Mon, Jun 1, 2020
We have previously discussed how a data-driven price optimization is no longer an option for retailers, but a question of how and when to do it. With a world that's moving towards changing prices more and more dynamically, static pricing strategies can't keep up, and data-driven approaches have arrived to stay. In this post, we'll be focusing on how to perform data-driven price optimization, using a case study to showcase what can be done using sales data to predict demand and optimize prices.
Having read our previous post, you may now ask yourself:
To address these and other questions, we will demonstrate a practical example using the tools we've developed in the past years while excelling in our client's pricing strategies. To do so, we will take the publicly available dataset from the Brazilian marketplace Olist as our use case foundation.
This will be a glimpse of what you can achieve by sharing your sales data with us. We could perform an opportunity summary report in line with this use case, and uncover your own opportunities regarding price optimization. So, fasten your seatbelt and get ready for the take-off.
While diving into the practical example and explain how we solve these kinds of problems, let's refresh some price optimization concepts and introduce the work pipeline we will follow. There are different ways to tackle a price optimization problem and different strategies to perform a Machine Learning approach for this task.
Our price optimization pipeline will be based on six phases or steps:
In the remainder of the post we will describe each one of these steps using the Olist dataset as an explanatory example.
The first step is to build our data asset, taking different sources of information that will be used to train our demand forecasting models.
The cornerstone to begin working on any price optimization project is the sales dataset, i.e., to have the sales information of your business. Whether you are an e-commerce or a brick-and-mortar store, sales information is the first asset we have to focus on, and where our analysis will begin.
What do we mean by the sales dataset? To put it simply, we need access to the sales information of the business segment that the company is willing to optimize the pricing strategy for. If you already know beforehand which segment this is, great! You are one step ahead. But if you don't, no worries, we can help you decide which is the best segment to start based on your sales information, as we will see in our example.
Usually, companies choose to store their sales information in one of the following structures:
Complementing your sales data
Naturally, sales data won't be the only source of information we will consider when addressing the price optimization task. As demand is affected by several factors (such as the price, competitor's price, season, holidays, and macroeconomic variables), this is only one of the many factors to consider.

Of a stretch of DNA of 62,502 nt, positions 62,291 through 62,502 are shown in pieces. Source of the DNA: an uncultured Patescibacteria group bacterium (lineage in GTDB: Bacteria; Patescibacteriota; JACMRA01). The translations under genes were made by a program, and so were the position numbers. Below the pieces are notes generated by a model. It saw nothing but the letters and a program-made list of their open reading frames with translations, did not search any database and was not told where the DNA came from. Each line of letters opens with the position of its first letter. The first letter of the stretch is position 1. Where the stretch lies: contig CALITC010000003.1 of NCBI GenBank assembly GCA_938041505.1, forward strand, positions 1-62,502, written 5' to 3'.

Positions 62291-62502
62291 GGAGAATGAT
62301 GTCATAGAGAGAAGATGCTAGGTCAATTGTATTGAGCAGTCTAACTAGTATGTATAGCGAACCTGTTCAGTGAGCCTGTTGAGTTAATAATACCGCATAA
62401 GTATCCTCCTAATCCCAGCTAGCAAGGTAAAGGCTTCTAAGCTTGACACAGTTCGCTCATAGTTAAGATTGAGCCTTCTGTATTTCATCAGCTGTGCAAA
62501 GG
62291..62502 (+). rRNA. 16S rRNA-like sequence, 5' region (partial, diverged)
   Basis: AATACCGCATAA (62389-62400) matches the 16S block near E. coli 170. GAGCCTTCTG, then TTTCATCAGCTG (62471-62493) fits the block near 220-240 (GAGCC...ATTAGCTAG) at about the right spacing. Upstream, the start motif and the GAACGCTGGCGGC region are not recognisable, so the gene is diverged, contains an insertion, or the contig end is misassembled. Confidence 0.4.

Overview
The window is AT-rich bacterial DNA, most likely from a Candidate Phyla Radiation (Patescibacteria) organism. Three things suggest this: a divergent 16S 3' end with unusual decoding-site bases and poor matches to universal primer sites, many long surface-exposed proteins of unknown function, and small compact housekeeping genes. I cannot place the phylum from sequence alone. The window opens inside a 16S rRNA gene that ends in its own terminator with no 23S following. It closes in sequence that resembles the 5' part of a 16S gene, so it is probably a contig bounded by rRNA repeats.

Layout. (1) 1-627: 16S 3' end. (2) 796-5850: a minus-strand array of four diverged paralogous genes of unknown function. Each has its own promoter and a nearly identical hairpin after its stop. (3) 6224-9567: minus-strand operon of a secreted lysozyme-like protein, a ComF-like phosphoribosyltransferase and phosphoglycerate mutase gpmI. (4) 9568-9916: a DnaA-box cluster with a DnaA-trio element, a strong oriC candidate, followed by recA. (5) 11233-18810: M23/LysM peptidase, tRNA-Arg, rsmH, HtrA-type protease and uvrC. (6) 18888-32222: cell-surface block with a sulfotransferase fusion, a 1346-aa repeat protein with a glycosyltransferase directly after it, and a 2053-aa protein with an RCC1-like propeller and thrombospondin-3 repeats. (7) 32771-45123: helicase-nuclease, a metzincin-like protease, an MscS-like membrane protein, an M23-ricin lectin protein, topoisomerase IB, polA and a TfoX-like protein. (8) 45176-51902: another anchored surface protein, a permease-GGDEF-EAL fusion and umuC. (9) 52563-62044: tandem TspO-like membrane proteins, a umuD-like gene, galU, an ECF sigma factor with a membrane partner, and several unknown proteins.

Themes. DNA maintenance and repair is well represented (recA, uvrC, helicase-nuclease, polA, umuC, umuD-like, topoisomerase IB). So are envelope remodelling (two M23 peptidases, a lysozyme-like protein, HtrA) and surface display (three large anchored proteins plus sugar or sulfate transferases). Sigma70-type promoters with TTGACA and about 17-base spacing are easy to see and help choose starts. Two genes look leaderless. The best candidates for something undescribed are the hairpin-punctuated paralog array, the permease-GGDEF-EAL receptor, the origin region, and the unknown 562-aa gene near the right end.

At this point, the knowledge of a business expert will play a big part to jointly work on a data structure that works for each specific problem.
Once again, don't worry if you are not storing all this data currently. We can quickly provide you with several of these public datasets.
Here we list other sources of information that are usually considered when collecting data:
Now that the basics are clear let's dive into the Olist e-commerce data. We always start working on an exploratory data analysis of the sales data to gain insights about the different available items, their trends in the sales, and the pricing history as well.
For the Olist example, the sales data is stored as transactions, divided into three different datasets:
order-items: which includes the items and sell price for each order.
orders: contains all the information related to the orders, such as customer, seller, order status, order timestamp, and the estimated delivery date.
order-payments: it includes the payment information for each order.
After processing these three datasets, we can build a standard sales dataset, as shown in the following figure, which aggregates item-seller sales per day:
Once we define the sales dataset, we should question ourselves how many items should we choose to begin the optimization? Or even further: are all items ready to be optimized?
To begin with, we will set a threshold on the number of historical sales observations. To estimate the future demand for a given item, we need historical sales data. Therefore, we will start considering those articles that have, at minimum, ten weeks with at least 1 unit sold.
Using this threshold, in our Olist use case, we will have a universe of 1,197 items. On the other hand, we could think of a price automation solution for those unique items that are sold only once or very few times.
Moreover, this subset of items can be further categorized. In particular, we will classify items based on demand history and the number of different prices that have historically been used. The shape of the demand history will have a direct impact on the modeling efforts, and so will the number of price changes on the experimentation strategy. Therefore, we will divide our approach into two different stages to select the first set of items:
Variability of the demand history
At this first stage we will study the variability of the demand history, as we are looking to identify those items that have a simpler selling pattern than others. This approach will not only impact the final accuracy of the sales forecasting but also the feature engineering and modeling efforts.